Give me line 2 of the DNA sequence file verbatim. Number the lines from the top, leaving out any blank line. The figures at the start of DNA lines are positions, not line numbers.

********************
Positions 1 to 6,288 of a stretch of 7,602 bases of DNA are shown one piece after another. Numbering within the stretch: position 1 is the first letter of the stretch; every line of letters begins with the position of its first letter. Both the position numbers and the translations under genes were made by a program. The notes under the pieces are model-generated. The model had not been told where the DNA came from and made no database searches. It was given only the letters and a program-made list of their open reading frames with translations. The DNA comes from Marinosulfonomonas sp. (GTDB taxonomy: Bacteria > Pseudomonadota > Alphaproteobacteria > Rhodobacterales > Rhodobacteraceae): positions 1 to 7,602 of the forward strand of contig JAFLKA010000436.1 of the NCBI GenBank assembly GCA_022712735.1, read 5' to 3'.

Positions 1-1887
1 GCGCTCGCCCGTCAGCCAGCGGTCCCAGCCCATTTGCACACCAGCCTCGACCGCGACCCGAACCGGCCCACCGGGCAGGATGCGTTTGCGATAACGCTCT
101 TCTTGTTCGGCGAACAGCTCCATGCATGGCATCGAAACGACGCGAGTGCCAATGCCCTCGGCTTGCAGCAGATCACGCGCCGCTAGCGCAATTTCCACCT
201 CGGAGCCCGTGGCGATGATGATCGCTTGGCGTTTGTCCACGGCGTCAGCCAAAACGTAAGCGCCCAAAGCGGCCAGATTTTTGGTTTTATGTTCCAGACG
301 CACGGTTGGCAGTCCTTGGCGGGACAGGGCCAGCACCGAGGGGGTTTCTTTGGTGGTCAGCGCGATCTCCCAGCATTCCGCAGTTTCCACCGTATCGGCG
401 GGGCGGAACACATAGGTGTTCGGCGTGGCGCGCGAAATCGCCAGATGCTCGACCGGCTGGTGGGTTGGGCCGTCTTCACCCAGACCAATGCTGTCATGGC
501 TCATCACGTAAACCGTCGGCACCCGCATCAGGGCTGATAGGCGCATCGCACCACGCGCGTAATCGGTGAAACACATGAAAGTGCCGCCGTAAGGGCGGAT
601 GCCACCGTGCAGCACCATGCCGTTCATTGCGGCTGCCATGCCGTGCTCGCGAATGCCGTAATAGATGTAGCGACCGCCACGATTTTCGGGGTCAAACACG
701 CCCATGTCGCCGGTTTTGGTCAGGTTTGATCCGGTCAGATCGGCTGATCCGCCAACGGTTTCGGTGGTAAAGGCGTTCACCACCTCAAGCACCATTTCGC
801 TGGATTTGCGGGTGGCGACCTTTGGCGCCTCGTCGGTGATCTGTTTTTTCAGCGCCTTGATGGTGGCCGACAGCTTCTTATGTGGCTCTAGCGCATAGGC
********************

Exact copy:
Positions 1-1887